Business owners in the metal fabrication industry are getting to be old hands at hosting top dogs from Washington on both sides of the political aisle. Several years ago President Bush visited Fox Valley Metal-Tech in Green Bay, Wis., and gave a speech. Last year Vice President Joe Biden visited Impulse Manufacturing near the North Georgia Mountains and made a speech. Then last month President Obama visited Industrial Support Inc., a contract metal fabricator and stamper in Buffalo, N.Y.—and, yes, made a speech. It was great watching the president talk with a 45-ton Niagara stamping press just behind him.
The usual national players in the presidential press pool covered the event, including the Associated Press and The New York Times. But only a few outlets, such as Buffalo’s local talk radio 930 AM, actually said anything substantial about the metal fabricator our chief executive was visiting.
The company launched just 14 years ago with a handful of employees, and today the manufacturer employs 60. They have a lean operation and they vendor-managed inventory. They employ welders with AWS and ASME certifications. They have CNC punching centers, press brakes, stamping presses--the list goes on. These folks are smart, have diverse skills, and work hard. Wouldn’t it be great if someone in the national media had published a bit more about ISI than just “a specialty manufacturing company”?
Admittedly, President Obama didn’t get into details about ISI either. IRead the speech transcript, and you won’t even find the word “metal” in it. But he at least plugged manufacturing. “Last month [April] brought the largest increase in manufacturing employment since 1998--the strongest growth in manufacturing in 12 years--and that’s a good sign for companies like this one,” he said.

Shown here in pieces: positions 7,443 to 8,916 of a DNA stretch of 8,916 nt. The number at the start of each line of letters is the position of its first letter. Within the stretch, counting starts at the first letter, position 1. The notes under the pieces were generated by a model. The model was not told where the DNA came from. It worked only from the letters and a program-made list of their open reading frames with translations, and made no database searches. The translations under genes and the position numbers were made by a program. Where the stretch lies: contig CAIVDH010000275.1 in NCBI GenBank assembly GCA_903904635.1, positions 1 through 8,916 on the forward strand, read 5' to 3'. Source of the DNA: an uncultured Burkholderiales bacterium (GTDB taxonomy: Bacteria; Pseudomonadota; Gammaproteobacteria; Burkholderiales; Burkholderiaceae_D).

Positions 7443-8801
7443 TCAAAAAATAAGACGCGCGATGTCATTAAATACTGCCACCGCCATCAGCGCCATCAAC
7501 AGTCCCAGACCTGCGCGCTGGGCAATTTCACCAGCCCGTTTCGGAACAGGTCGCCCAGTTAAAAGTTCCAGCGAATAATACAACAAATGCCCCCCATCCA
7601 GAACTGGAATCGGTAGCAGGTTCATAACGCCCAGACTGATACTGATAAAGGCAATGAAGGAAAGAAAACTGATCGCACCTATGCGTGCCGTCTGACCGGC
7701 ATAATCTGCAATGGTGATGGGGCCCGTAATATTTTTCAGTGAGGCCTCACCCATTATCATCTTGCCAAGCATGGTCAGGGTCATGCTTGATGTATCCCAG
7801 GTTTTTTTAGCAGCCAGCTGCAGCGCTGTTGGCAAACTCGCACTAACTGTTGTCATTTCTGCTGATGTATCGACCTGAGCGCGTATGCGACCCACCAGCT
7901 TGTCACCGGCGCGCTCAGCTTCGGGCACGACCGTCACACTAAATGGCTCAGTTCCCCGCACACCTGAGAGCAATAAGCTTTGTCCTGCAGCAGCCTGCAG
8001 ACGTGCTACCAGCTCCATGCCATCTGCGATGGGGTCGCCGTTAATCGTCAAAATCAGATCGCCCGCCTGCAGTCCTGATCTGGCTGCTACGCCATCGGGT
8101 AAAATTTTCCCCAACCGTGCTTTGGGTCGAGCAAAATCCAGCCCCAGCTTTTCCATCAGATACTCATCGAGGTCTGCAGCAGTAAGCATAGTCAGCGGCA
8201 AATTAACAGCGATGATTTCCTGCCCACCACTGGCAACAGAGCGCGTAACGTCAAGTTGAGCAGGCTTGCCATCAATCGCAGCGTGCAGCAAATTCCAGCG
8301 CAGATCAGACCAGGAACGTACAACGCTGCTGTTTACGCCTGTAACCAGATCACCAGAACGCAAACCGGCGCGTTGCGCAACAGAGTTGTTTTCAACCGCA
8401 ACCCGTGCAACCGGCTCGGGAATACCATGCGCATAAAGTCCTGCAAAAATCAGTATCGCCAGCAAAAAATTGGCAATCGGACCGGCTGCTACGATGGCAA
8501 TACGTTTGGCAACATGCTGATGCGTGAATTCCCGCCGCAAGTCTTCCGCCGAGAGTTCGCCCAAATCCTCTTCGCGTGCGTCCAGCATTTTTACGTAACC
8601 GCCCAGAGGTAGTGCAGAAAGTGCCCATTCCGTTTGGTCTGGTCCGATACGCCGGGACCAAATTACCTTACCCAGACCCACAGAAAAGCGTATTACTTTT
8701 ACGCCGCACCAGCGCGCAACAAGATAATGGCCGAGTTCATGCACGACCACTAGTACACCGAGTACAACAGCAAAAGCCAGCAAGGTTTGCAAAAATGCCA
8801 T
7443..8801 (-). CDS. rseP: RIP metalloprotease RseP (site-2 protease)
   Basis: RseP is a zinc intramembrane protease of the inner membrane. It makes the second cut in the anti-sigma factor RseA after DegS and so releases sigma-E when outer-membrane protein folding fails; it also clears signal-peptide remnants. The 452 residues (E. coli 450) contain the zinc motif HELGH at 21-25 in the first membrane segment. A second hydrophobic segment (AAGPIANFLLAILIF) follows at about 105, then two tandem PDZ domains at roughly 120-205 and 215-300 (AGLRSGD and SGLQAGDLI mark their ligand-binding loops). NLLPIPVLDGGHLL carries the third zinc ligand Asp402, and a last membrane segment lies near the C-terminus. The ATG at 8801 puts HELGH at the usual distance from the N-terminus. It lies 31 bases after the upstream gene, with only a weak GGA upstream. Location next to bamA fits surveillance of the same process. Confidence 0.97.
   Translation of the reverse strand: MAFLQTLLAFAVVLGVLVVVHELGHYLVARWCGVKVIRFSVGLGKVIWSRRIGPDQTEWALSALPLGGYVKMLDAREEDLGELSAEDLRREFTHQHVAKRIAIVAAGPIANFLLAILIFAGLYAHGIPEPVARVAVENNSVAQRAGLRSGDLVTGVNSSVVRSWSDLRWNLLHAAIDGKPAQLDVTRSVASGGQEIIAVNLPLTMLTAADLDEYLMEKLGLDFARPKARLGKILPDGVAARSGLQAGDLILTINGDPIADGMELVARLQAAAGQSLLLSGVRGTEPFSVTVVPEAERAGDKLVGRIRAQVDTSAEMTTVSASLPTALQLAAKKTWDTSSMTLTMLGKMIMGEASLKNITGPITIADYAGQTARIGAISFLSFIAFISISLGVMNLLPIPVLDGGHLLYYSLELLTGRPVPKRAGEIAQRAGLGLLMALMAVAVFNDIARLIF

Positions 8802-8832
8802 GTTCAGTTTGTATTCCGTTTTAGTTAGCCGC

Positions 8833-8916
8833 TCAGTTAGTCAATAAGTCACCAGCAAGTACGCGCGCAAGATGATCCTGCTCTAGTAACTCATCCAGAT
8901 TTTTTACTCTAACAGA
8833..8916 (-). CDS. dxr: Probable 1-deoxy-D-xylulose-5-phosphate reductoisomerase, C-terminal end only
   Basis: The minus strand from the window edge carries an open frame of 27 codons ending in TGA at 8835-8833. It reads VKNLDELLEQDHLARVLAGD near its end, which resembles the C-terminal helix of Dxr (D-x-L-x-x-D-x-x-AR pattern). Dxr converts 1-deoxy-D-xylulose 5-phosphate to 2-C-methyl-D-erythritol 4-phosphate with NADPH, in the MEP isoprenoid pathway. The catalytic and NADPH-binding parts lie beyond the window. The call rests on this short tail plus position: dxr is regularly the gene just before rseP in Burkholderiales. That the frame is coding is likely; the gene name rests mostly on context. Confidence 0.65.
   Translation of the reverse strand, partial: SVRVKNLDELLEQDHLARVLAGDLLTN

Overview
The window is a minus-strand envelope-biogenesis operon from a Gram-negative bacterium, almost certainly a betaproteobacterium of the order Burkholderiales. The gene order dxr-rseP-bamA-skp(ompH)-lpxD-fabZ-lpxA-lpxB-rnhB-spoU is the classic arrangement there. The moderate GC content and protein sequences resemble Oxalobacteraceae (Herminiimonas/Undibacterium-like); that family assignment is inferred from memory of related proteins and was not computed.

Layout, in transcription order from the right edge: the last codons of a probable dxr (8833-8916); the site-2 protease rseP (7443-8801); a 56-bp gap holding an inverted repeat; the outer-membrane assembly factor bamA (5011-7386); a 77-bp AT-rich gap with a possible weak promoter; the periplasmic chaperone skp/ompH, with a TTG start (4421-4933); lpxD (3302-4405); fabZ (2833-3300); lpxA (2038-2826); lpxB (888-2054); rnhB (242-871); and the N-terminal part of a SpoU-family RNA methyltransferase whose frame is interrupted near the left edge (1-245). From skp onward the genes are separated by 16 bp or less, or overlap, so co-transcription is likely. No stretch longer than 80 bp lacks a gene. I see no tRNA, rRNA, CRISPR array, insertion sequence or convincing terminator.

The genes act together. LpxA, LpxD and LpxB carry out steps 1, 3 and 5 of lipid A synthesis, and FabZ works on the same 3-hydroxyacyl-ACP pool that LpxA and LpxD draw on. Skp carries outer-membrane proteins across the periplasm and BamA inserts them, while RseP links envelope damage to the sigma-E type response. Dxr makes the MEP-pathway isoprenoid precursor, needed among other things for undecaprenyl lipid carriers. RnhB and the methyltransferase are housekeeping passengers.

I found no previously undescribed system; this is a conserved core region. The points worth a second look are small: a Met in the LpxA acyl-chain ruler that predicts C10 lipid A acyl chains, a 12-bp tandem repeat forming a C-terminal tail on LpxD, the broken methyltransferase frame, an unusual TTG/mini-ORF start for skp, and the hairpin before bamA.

(Also admittedly, I’m no Bob Woodward for reporting this story a month late. I have no excuse other than a poor one: Previous deadlines pushed this story out a bit.)
It was also good to hear Obama talk about ISI company president, David Sullivan, who has big plans on the horizon. "When Dave wanted to expand this company last year, he received a loan from the Small Business Administration that was part of the Recovery Act, part of the stimulus. It’s a loan that allowed him to pay the bills and purchase new equipment. Last fall he was even able to increase his work force. And today, he feels optimistic that he’ll be able to hire more workers in the near future."
That's good news. But what seemed to get more coverage during the president’s Buffalo visit was his visit to a local wings establishment. On its Web site, USA Today ran with the headline, “Obama orders some Buffalo wings.” Seriously. Click the link and see for yourself.
A lot of media also covered a billboard put up in Buffalo a week before the president’s visit by a nonprofit organization called "I need a Freakin' Job," launched by a business owner who was forced by the downturn to shutter his textile plant. The movement has a straightforward message: People need jobs, and government should get out of the way to let entrepreneurs flourish and hire people.
The AP did interview a welder in the audience at ISI after Obama spoke, but that welder, Greg Krause, happened to be unemployed. "The taxes keep going up so the businesses stop hiring people," he said. "There's not many welding jobs around here.”
I think Krause needs his voice heard, and I commend the folks behind the "I Need a Freakin’ Job" movement. But I wish more people had spoken with the folks who actually work at ISI, a successful, small business, the kind of company that’s supposed to be the engine for job growth in this country. And it’s not a high-tech start-up, with young entrepreneurs in shorts and sandals running a business from their laptops, typing away in trendy coffee houses. No, this is a traditional, brick-and-mortar manufacturing company—and it’s grown from a handful of employees to 60 in a little more than a decade. Obama spoke of "jobs, jobs, jobs," and it just so happened that his hosts, the folks at ISI, have added plenty of them in recent years.
Hello, national media? Is anybody listening? There’s a story there.